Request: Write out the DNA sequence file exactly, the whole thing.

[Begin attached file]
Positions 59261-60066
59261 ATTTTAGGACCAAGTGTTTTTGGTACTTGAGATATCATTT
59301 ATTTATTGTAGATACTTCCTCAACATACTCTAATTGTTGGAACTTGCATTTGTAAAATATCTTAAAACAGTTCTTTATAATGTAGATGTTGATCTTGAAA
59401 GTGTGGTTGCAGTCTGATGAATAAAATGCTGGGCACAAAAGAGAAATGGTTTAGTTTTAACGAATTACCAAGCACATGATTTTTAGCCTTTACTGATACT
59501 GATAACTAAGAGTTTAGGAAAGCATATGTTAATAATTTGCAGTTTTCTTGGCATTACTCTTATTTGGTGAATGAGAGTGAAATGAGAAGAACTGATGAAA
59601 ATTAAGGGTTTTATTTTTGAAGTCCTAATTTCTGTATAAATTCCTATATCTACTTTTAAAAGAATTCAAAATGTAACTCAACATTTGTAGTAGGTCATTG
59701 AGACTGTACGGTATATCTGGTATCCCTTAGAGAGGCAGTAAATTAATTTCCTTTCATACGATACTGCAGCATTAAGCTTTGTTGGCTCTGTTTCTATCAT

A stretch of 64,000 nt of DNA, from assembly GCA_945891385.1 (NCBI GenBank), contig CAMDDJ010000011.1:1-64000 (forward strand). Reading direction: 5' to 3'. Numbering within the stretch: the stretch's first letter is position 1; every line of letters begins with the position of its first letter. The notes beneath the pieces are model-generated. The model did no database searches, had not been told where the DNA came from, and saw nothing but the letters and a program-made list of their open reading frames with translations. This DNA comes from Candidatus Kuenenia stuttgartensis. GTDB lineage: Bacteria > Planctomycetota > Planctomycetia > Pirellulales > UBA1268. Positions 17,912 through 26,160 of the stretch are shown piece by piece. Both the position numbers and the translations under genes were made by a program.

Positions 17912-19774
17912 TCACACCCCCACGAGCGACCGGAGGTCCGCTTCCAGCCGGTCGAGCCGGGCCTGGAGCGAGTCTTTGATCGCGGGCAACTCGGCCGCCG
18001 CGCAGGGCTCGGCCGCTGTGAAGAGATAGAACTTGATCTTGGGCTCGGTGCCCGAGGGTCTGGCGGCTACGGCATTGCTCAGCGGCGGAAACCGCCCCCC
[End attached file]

Positions 59261-60066
59261 ATTTTAGGACCAAGTGTTTTTGGTACTTGAGATATCATTT
59301 ATTTATTGTAGATACTTCCTCAACATACTCTAATTGTTGGAACTTGCATTTGTAAAATATCTTAAAACAGTTCTTTATAATGTAGATGTTGATCTTGAAA
59401 GTGTGGTTGCAGTCTGATGAATAAAATGCTGGGCACAAAAGAGAAATGGTTTAGTTTTAACGAATTACCAAGCACATGATTTTTAGCCTTTACTGATACT
59501 GATAACTAAGAGTTTAGGAAAGCATATGTTAATAATTTGCAGTTTTCTTGGCATTACTCTTATTTGGTGAATGAGAGTGAAATGAGAAGAACTGATGAAA
59601 ATTAAGGGTTTTATTTTTGAAGTCCTAATTTCTGTATAAATTCCTATATCTACTTTTAAAAGAATTCAAAATGTAACTCAACATTTGTAGTAGGTCATTG
59701 AGACTGTACGGTATATCTGGTATCCCTTAGAGAGGCAGTAAATTAATTTCCTTTCATACGATACTGCAGCATTAAGCTTTGTTGGCTCTGTTTCTATCAT

A stretch of 64,000 nt of DNA, from assembly GCA_945891385.1 (NCBI GenBank), contig CAMDDJ010000011.1:1-64000 (forward strand). Reading direction: 5' to 3'. Numbering within the stretch: the stretch's first letter is position 1; every line of letters begins with the position of its first letter. The notes beneath the pieces are model-generated. The model did no database searches, had not been told where the DNA came from, and saw nothing but the letters and a program-made list of their open reading frames with translations. This DNA comes from Candidatus Kuenenia stuttgartensis. GTDB lineage: Bacteria > Planctomycetota > Planctomycetia > Pirellulales > UBA1268. Positions 17,912 through 26,160 of the stretch are shown piece by piece. Both the position numbers and the translations under genes were made by a program.

Positions 17912-19774
17912 TCACACCCCCACGAGCGACCGGAGGTCCGCTTCCAGCCGGTCGAGCCGGGCCTGGAGCGAGTCTTTGATCGCGGGCAACTCGGCCGCCG
18001 CGCAGGGCTCGGCCGCTGTGAAGAGATAGAACTTGATCTTGGGCTCGGTGCCCGAGGGTCTGGCGGCTACGGCATTGCTCAGCGGCGGAAACCGCCCCCC